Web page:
• But, an anterior open bite associated with it may not be a transient relationship.
    • It is seen that 2% of all neonates have an anterior open bite relationship.
    • The oral habit also has a definite influence on the infant’s gum pads, resulting in a significant increase in the incidence of anterior open bite relationship by the age of 4 months.
    • Sometimes, it may remain with the tongue thrust habit at a later stage also.
  • d. Infantile swallowing:

    • During the normal infantile swallow the tongue lies between the gum pads and the mandible is stabilized by an obvious contraction of the facial muscles.
    • The buccinator muscles are particularly strong in infantile swallow as it is during nursing.
    • The normal infantile swallow is seen in the neonate and gradually disappears with the eruption of the incisors in the primary dentition.
    • It, therefore, is less often seen in the dental examination of children.
    • The cessation of the infantile swallowing and the appearance of the mature swallowing pattern is not a simple on and off phenomenon.
    • Sometimes, they are an intermix of primary dentition and mixed dentition swallowing pattern is as transitional swallow causing an open bite.
    • Therefore, this transition of swallowing should be observed carefully.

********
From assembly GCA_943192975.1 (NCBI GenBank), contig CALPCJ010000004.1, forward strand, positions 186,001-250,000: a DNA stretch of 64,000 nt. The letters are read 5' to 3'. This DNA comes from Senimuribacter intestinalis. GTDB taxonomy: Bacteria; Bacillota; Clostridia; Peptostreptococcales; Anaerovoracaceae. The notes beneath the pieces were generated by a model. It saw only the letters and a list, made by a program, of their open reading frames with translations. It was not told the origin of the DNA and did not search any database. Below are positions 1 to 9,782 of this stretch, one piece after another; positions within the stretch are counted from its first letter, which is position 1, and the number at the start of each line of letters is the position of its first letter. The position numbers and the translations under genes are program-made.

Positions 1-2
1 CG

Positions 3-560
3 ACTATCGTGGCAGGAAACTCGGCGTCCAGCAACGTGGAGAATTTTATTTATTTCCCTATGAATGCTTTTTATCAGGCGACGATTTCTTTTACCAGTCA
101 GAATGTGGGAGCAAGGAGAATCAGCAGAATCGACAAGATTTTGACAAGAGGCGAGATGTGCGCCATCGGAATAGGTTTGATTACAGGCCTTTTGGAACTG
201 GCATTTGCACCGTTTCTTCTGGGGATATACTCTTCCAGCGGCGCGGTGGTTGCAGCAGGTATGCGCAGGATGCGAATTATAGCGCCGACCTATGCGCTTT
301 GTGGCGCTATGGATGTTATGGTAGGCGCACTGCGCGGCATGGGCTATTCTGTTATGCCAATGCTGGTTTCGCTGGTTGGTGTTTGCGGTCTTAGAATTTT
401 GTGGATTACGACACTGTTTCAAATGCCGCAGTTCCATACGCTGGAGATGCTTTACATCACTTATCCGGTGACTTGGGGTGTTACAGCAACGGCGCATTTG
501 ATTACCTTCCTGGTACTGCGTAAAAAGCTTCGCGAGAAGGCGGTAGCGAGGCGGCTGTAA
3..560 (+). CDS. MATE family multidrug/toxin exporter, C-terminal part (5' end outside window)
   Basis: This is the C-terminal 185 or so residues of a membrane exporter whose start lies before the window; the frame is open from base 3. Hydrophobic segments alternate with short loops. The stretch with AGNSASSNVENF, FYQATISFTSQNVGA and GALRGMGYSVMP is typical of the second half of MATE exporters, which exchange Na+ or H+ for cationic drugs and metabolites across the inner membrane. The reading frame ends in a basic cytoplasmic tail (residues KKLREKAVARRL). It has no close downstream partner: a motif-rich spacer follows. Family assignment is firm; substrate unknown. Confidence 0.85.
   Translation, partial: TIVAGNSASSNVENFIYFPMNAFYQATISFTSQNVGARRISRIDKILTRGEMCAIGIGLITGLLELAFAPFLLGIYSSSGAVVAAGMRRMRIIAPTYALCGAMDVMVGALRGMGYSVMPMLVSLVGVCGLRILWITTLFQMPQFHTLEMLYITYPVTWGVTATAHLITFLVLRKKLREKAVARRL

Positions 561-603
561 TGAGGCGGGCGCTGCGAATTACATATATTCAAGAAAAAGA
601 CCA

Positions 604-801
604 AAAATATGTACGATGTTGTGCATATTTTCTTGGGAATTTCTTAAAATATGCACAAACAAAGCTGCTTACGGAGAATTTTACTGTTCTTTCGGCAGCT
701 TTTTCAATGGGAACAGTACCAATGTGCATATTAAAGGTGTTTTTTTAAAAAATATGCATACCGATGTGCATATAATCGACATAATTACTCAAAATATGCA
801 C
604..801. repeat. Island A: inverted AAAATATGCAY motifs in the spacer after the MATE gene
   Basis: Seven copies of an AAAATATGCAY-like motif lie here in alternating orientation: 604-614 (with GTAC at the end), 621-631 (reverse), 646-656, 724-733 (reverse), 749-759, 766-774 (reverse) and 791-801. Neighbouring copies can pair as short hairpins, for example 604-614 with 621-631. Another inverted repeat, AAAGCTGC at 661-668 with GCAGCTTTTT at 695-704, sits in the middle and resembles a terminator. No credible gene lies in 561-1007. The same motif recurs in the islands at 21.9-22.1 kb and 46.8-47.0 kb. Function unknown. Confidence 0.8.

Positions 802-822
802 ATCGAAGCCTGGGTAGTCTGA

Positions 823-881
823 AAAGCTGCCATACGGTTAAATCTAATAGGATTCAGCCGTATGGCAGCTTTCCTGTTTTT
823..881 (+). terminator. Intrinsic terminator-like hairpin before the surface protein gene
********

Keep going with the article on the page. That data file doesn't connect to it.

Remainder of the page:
• e. Retained infantile swallowing:

    • This is seen due to persistent presence of this swallowing reflex even after the arrival of permanent teeth.
    • There is a demonstration of very strong contraction of the lips and facial musculature.
    • One thrusts the tongue strongly between the teeth in front and on both sides; particularly noticeable are the contractions of the buccinators muscle.
    • Such patients may have the following indications to develop incipient malocclusion.
    • Inexpressive faces, since the 7th cranial nerve muscles are not being used for the delicate purpose of facial expression but rather for the massive effort of stabilizing the mandible during the swallow.
    • Serious difficulties in mastication, for ordinarily they occlude only on the molar in each quadrant.
    • Their gag threshold is typically low.
    • These kids may restrict to themselves to a soft diet and frankly stating they do not enjoy eating.
    • Mastication often occurs between the tongue tip and palate because of the inadequacy of occlusal contact.
  • f. Inadequate breast feeding:

    • It is observed that in kids whose mothers have introduced an early weaning and who had very short breast feeding, a low impact muscular activity interfered with the normal development of alveolar ridges, hard palate and hence lead to posterior cross bite in primary dentition.
    • Karjalainen (1999) has also suggested that early introduction of bottle feeding is an indication of low muscular activity which may result into developing malocclusion problems.
    • Therefore, early diagnosis of such potential problems may be of great help to the dental practice to guide the child and intervene to break the habit.
    • Sometimes, a prognosis for conditioning of such a primitive reflex is very poor.
    • It may be associated with skeletal craniofacial developmental syndromes and/or neural deficits for which dentist may be the first to recognize the problem to refer the case timely.

The above article discusses about the

potential problems of incipient malocclusion during prenatal period.